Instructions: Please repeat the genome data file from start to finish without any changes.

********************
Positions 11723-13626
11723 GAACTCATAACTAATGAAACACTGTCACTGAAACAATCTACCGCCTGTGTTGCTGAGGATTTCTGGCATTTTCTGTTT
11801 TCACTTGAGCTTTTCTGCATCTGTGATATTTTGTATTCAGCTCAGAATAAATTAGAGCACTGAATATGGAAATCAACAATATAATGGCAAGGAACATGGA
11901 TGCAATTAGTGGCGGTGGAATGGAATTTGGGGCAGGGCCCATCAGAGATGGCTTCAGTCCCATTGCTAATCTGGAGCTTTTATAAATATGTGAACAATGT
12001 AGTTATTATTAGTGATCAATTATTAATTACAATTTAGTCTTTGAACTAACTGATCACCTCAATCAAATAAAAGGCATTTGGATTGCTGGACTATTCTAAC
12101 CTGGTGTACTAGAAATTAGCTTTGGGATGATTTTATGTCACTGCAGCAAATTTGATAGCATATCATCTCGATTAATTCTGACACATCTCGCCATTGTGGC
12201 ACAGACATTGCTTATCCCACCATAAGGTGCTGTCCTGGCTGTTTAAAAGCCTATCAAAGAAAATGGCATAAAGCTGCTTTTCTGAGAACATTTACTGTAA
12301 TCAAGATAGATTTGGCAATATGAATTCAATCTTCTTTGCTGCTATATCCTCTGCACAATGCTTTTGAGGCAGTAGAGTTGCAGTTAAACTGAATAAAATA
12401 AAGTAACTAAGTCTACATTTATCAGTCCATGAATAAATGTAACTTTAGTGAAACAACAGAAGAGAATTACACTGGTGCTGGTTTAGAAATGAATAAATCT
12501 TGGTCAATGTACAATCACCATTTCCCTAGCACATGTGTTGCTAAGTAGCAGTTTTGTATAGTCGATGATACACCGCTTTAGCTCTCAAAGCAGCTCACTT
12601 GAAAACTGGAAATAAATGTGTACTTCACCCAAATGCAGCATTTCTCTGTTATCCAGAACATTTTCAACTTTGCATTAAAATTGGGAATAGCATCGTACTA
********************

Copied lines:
Positions 11723-13626
11723 GAACTCATAACTAATGAAACACTGTCACTGAAACAATCTACCGCCTGTGTTGCTGAGGATTTCTGGCATTTTCTGTTT
11801 TCACTTGAGCTTTTCTGCATCTGTGATATTTTGTATTCAGCTCAGAATAAATTAGAGCACTGAATATGGAAATCAACAATATAATGGCAAGGAACATGGA
11901 TGCAATTAGTGGCGGTGGAATGGAATTTGGGGCAGGGCCCATCAGAGATGGCTTCAGTCCCATTGCTAATCTGGAGCTTTTATAAATATGTGAACAATGT
12001 AGTTATTATTAGTGATCAATTATTAATTACAATTTAGTCTTTGAACTAACTGATCACCTCAATCAAATAAAAGGCATTTGGATTGCTGGACTATTCTAAC
12101 CTGGTGTACTAGAAATTAGCTTTGGGATGATTTTATGTCACTGCAGCAAATTTGATAGCATATCATCTCGATTAATTCTGACACATCTCGCCATTGTGGC
12201 ACAGACATTGCTTATCCCACCATAAGGTGCTGTCCTGGCTGTTTAAAAGCCTATCAAAGAAAATGGCATAAAGCTGCTTTTCTGAGAACATTTACTGTAA
12301 TCAAGATAGATTTGGCAATATGAATTCAATCTTCTTTGCTGCTATATCCTCTGCACAATGCTTTTGAGGCAGTAGAGTTGCAGTTAAACTGAATAAAATA
12401 AAGTAACTAAGTCTACATTTATCAGTCCATGAATAAATGTAACTTTAGTGAAACAACAGAAGAGAATTACACTGGTGCTGGTTTAGAAATGAATAAATCT
12501 TGGTCAATGTACAATCACCATTTCCCTAGCACATGTGTTGCTAAGTAGCAGTTTTGTATAGTCGATGATACACCGCTTTAGCTCTCAAAGCAGCTCACTT
12601 GAAAACTGGAAATAAATGTGTACTTCACCCAAATGCAGCATTTCTCTGTTATCCAGAACATTTTCAACTTTGCATTAAAATTGGGAATAGCATCGTACTA